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Next generation of VA researchers to explore maternal health during new summer research training program

UMass Chan Medical School students will conduct qualitative research focused on pregnancy and maternity care for women veterans this summer through the Veterans Administration’s new training program designed to diversify the research workforce.

Micaela Tobin, Kristin Mattocks, PhD, MPH, and Laël Ngangmeni in the community-based outpatient clinic for veterans on the UMass Chan Worcester campus

UMass Chan students Laël Ngangmeni, MBS, and Micaela Tobin will take part in the Summer Research Program alongside UMass Amherst student Tanmaiyee Vaddepati and University of Pittsburgh student Akila Sanjay. Kristin Mattocks, PhD, MPH, professor of population & quantitative health sciences and associate dean for veterans affairs, is the program director for UMass Chan.


Akila Sanjay

“The student researchers are going to have access to interviewing pregnant women and doula agencies and doing qualitative and quantitative research. They’re going to have a lot of data to work with,” Dr. Mattocks said.

The VA’s Office of Research and Development is funding the pilot program at UMass Chan and about a dozen other sites. The goal is to enhance the diversity of the biomedical, behavioral, rehabilitative and clinical research workforce by providing research experiences to undergraduate and health professional students from diverse backgrounds, including those from groups nationally underrepresented in the biomedical, clinical, behavioral, rehabilitative and social sciences.

Mattocks said the students at the UMass Chan site will be working on the Center for Maternal and Infant Outcomes Research in Translation study that has been underway for six years, in which pregnant veterans are recruited from 15 VA facilities across the country and followed through pregnancy as researchers work to better understand postpartum outcomes. They’ll also be a part of the first-ever VA doula study, happening in New Orleans, Louisiana, and Durham, North Carolina. Pregnant veterans will receive doula care at the end of their pregnancy in the pilot study, which Mattocks said could go nationwide in a year.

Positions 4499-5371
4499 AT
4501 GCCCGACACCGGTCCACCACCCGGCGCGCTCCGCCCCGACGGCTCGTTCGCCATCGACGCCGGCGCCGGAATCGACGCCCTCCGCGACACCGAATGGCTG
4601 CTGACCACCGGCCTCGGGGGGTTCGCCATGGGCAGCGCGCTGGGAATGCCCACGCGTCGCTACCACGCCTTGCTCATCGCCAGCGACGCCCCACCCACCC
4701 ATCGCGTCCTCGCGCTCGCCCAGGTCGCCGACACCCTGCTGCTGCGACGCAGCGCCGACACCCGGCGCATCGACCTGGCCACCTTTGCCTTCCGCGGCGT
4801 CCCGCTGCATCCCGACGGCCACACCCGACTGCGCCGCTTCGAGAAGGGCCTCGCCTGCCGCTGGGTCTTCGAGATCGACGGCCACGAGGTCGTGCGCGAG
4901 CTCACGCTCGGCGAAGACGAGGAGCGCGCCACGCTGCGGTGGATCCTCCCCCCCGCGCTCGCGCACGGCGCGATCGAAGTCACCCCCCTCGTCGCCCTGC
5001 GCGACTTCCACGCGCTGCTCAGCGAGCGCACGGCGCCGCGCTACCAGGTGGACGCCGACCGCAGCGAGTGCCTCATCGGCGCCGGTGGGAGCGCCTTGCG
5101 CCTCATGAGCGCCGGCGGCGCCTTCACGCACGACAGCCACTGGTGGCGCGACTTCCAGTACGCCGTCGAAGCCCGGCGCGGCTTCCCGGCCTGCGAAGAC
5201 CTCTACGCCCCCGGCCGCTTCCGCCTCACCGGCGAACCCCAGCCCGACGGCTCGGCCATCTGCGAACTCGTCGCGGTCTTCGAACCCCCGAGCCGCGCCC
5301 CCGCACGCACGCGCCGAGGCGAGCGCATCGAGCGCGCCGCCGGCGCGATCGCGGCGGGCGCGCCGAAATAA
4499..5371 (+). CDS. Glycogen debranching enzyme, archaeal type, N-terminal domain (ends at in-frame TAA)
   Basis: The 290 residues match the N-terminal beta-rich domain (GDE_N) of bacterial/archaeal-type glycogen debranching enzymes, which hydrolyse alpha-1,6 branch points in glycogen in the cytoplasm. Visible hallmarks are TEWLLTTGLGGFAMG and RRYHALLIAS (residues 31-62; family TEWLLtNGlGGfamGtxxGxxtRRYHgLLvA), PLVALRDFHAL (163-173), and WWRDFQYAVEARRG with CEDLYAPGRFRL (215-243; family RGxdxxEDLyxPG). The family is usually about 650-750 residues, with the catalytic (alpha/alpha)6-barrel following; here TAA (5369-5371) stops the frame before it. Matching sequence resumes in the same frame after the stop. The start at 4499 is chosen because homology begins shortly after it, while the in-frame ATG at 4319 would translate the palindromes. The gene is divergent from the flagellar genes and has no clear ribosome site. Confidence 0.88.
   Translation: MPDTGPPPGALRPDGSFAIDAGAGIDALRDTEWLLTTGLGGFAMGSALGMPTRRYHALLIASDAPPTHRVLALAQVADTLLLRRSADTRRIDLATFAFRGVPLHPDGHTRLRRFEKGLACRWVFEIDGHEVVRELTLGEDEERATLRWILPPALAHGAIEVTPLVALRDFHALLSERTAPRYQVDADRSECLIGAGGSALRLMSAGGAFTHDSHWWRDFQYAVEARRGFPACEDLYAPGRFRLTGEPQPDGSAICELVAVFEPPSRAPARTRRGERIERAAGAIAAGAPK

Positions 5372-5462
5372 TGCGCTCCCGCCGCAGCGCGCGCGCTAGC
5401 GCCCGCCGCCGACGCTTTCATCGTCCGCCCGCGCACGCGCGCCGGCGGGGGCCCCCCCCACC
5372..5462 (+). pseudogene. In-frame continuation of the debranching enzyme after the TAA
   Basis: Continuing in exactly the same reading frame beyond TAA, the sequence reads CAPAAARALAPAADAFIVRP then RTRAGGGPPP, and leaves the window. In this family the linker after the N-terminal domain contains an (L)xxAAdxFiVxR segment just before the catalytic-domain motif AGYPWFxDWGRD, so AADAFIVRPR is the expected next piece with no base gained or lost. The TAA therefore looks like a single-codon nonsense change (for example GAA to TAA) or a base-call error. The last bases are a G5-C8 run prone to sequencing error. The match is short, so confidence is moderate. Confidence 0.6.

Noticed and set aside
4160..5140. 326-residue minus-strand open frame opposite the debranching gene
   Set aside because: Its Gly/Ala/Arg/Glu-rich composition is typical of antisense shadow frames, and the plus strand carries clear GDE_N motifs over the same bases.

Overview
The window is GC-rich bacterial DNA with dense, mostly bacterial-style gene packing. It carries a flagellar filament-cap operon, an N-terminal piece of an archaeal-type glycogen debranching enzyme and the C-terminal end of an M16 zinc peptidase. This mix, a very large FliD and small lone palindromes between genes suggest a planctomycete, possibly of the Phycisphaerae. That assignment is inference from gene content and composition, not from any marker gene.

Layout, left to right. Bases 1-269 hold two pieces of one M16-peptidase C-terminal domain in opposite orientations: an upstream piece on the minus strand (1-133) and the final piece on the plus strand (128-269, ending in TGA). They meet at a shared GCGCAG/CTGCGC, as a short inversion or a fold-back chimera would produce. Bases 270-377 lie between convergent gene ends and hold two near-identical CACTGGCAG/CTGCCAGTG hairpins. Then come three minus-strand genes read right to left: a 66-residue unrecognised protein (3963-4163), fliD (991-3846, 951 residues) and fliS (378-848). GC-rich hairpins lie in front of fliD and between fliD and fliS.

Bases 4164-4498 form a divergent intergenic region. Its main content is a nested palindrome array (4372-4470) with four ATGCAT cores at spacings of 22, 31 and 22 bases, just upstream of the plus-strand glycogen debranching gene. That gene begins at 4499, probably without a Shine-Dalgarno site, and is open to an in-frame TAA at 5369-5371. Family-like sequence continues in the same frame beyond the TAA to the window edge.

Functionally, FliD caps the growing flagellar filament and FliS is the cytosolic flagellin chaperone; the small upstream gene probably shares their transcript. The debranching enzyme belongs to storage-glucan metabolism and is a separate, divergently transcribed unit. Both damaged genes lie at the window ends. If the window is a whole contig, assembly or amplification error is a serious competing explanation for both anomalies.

“We found that there were really big racial ethnic disparities in C-sections at some of our study sites. Doula care in the non-VA world has been shown to really improve maternal outcomes,” Mattocks said.


Tanmaiyee Vaddepati

Mattocks said the goal is that by the end of the summer, the students will each publish a paper on a topic that interests them.

“I’m excited to get to know the process of research and clarify how you go from asking a question to doing the research that’s applicable and can make a difference, especially with veterans of color,” said Tobin, a first-year medical student in the T.H. Chan School of Medicine’s Clinical Translational Research Pathway who spent a year working in a fertility clinic prior to medical school. “There’s so much to research there and so much that needs to be changed. How do we go about asking the questions that can make an impact?”

“Numbers can be a simple thing. But when somebody talks about their experience and how they feel and about trust—these things are abstract,” said Ngangmeni, an MD/PhD student in the Clinical and Population Health Research Program who wants to be an OB/GYN and is interested in health disparities. “Part of what you’re learning is how to hear and understand someone’s experience and get that across to providers or other patients—to better optimize a system and make health care a better experience for everyone.”

The Summer Research Program is a three-year program; students who work this year will have the opportunity to return the next two summers.

Related UMass Chan news stories:
VA pilot grant led by Kristin Mattocks to study doula care among pregnant women veterans of color
UMMS, VA launch first ever VA study of women’s maternal health care
MD/PhD student Laël Ngangmeni dedicated to women’s health equity and justice